Over the years I have collected vignettes of brilliant insights, and advise on writing and research, undiscovered gems of wisdom passed on through conversations, arguments and debates. This is an effort to compile these ideas. I hope to update this regularly and with discipline. Also check – An archive of Interesting things, which I hope will provide fodder for the more chaotic and eclectical. Other posts in the series will be posted under the category: Notes on thinking and writing.
I will start with the most recent advise I stumbled upon. My friend, Uday Chandra posted his colleague Nate Roberts advice for aspiring ethnographers in a listserve discussion.
“…for practical, nuts-and-bolts guidelines, you cannot do better than the guide that the late F.G. Bailey for his students. See here:https://www.dropbox.com/…/105zg9…/AAAiJO5KlXdUN4ZaPMd2x4XZa….
This gem has been passed down in mimeographed form for generations. Unfortunately the attached scan is a little hard to read, and may have some missing pages. But it is really worth the effort. And if anyone ever decides to re-type the whole thing, it would be a tremendous boon to scholarship.
ethnographer should just collect as much information as possible.
In addition, a bit of advice from my own experience is that the ethnographer should just collect as much information as possible. It is only in the analysis phase that the significance of much of what is collected becomes apparent, and it is generally in those quotidian details—-exactly the sort of things one takes for granted—-that you don’t think are significant that the unexpected emerges.
Another thing to remember is that ethnography is not the same thing as doing open-ended interviews, though these are a part of it. The two biggest things are, first, what people say in daily contexts, to one another, and to the anthropologist in casual conversation, and, second, what people actually do. That is what differentiates ethnography from other methods: the combination of not just what people say but behavioral observations. Hence the need for extended contact that only residence in the field site can provide (even if this means living in some pretty uncomfortable situations. For it is here that the subtle tensions and discrepancies between words and deeds, which are so revealing, emerge. Otherwise all you are doing is playing stenographer to people’s own self-representation.
Hence the need for extended contact that only residence in the field site can provide (even if this means living in some pretty uncomfortable situations. For it is here that the subtle tensions and discrepancies between words and deeds, which are so revealing, emerge. Otherwise all you are doing is playing stenographer to people’s own self-representation.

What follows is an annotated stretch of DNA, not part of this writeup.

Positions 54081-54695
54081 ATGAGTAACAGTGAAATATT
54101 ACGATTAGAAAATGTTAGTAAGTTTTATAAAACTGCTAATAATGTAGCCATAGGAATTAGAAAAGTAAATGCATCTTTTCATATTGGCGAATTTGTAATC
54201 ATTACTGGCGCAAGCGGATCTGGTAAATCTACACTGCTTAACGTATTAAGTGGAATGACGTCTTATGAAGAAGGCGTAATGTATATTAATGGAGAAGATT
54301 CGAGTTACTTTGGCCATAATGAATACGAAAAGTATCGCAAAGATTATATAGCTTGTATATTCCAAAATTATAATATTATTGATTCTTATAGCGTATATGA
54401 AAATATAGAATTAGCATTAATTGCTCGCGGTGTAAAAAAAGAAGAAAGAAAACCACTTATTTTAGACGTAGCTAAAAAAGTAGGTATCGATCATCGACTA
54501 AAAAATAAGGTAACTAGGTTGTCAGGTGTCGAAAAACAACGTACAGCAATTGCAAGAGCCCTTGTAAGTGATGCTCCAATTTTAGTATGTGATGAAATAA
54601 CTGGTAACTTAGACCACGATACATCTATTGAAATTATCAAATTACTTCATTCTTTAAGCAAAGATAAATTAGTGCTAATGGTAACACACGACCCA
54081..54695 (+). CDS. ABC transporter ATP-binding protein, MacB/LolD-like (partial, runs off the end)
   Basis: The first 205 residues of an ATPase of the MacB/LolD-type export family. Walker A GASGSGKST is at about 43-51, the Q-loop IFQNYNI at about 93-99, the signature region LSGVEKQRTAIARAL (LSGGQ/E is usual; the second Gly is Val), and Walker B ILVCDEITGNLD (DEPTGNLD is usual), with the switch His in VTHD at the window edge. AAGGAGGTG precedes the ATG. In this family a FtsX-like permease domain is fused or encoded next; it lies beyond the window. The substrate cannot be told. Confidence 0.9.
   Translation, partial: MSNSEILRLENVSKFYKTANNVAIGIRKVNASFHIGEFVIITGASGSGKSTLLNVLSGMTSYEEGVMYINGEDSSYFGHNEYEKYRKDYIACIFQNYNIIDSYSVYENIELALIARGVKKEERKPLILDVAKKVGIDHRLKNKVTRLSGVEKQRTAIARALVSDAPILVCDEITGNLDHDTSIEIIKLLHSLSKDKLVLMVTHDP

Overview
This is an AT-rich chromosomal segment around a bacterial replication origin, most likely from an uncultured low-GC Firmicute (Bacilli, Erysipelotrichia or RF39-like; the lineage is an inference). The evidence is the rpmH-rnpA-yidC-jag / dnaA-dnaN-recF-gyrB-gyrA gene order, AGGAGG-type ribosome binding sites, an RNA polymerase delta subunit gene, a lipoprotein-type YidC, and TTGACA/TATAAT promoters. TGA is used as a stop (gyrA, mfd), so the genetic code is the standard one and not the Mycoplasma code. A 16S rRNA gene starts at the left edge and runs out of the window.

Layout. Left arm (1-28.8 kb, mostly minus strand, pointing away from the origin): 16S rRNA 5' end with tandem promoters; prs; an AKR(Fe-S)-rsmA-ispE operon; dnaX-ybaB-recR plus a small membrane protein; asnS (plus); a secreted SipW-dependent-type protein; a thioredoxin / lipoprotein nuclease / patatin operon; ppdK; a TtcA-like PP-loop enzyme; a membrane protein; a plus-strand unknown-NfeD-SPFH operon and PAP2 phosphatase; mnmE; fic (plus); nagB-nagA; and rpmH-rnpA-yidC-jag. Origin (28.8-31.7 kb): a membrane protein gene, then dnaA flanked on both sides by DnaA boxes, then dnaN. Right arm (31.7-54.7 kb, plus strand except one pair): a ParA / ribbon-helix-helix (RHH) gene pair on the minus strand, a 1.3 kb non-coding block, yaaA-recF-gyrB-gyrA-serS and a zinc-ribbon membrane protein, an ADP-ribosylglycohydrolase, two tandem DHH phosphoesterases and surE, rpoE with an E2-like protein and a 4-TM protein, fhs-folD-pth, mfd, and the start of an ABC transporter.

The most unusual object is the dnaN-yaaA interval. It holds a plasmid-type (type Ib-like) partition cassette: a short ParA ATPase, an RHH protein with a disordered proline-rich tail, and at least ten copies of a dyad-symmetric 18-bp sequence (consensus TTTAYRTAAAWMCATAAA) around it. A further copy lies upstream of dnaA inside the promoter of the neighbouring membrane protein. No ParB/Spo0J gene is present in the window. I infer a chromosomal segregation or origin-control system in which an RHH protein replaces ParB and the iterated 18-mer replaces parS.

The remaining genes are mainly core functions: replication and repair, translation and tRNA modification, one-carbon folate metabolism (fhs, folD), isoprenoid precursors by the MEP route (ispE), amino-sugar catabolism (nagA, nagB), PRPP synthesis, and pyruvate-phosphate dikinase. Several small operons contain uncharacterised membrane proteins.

The problem with relying only on words (especially statements elicited in interview contexts) is that what people tell you is generally what they think you want to hear and/or an image of their own normative picture of themselves and their world. Not just out field subjects’ words, but everyone’s (including our own) are produced dialogically and fashioned to the hearer’s perceived expectations, values, etc.
Another key practice is to ask the same question many different times, in different ways. Also ask different people that same questions. Don’t ever take for granted that you understand what someone is really saying, or its significance. That is a recipe for simply reproducing your own starting assumptions, whereas ethnography is properly understood as a method for getting away from such assumptions.
It may feel weird to repeat oneself, and to dwell at great length on the apparently obvious. But it is precisely in probing what at first seems obvious that the greatest insights emerge. Repeating oneself is easier when you play the role of the naif, downplaying (or simply not taking for granted) what you already know.
Finally, perhaps the most important link in the chain of observation and discovery is taking rigorous field notes. These are the text from which later, unexpected discoveries emerge.”
In addition to these remarks, these are some of Bailey’s books I have read in parts and in entirety, and is worth looking into.
- — (1969) Stratagems and spoils: a social anthropology of politics. Oxford: Basil Blackwell.
- — (1971) Gifts and poison: the politics of reputation. New York: Schocken Books.
- — (1977) Morality and expediency: the folklore of academic politics. Oxford, UK: Basil Blackwell.
- — (1988) Humbuggery and manipulation: the art of leadership. Ithaca, NY: Cornell University Press.
- — (1994) The witch-hunt, or, The triumph of morality. Ithaca, NY: Cornell University Press.
- — (2001) Treasons, Stratagems, and Spoils. How Leaders Make Practical Use of Beliefs and Values. Boulder, CO: Westview Press.
Pass it on.